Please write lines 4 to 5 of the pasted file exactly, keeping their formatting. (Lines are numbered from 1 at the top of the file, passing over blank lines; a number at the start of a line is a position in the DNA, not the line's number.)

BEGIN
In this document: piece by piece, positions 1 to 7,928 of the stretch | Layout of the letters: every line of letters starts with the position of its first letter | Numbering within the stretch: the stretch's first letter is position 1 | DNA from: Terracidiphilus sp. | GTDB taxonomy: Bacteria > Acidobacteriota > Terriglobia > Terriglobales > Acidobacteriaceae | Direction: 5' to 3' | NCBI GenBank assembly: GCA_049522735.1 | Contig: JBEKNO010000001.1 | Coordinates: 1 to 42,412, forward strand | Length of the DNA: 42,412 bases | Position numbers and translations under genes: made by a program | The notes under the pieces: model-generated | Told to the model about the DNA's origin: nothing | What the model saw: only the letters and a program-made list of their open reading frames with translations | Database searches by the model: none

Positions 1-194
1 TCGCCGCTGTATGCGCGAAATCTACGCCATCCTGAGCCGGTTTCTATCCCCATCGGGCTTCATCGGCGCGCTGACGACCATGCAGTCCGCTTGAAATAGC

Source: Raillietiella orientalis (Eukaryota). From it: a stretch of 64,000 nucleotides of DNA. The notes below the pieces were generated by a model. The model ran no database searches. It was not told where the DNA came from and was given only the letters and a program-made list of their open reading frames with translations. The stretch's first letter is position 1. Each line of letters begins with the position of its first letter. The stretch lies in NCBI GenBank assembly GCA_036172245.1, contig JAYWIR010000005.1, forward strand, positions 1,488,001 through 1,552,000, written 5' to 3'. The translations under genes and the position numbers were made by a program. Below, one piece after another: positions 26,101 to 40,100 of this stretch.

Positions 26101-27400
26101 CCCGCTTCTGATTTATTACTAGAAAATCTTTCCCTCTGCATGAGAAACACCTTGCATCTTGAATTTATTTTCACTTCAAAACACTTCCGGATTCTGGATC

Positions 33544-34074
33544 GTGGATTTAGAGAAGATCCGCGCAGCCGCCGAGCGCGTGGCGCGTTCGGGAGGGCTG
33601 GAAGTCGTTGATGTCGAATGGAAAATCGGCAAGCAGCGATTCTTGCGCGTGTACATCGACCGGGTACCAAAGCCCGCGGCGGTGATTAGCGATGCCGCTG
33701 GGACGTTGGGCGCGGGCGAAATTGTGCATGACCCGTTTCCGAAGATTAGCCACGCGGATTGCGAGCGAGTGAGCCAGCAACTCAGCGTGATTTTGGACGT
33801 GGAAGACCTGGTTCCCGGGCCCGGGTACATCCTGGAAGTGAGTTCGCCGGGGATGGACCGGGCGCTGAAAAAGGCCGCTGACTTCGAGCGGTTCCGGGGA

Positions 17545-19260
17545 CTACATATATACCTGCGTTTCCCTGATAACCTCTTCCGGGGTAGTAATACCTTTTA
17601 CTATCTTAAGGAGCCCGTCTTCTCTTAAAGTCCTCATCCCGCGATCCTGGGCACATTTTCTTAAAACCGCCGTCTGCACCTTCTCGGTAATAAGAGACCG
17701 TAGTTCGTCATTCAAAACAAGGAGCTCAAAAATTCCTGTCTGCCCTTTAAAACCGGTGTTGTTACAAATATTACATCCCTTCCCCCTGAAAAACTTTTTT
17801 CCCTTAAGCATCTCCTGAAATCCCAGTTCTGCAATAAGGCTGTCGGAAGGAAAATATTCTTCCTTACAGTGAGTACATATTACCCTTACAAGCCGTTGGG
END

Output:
Source: Raillietiella orientalis (Eukaryota). From it: a stretch of 64,000 nucleotides of DNA. The notes below the pieces were generated by a model. The model ran no database searches. It was not told where the DNA came from and was given only the letters and a program-made list of their open reading frames with translations. The stretch's first letter is position 1. Each line of letters begins with the position of its first letter. The stretch lies in NCBI GenBank assembly GCA_036172245.1, contig JAYWIR010000005.1, forward strand, positions 1,488,001 through 1,552,000, written 5' to 3'. The translations under genes and the position numbers were made by a program. Below, one piece after another: positions 26,101 to 40,100 of this stretch.

Positions 26101-27400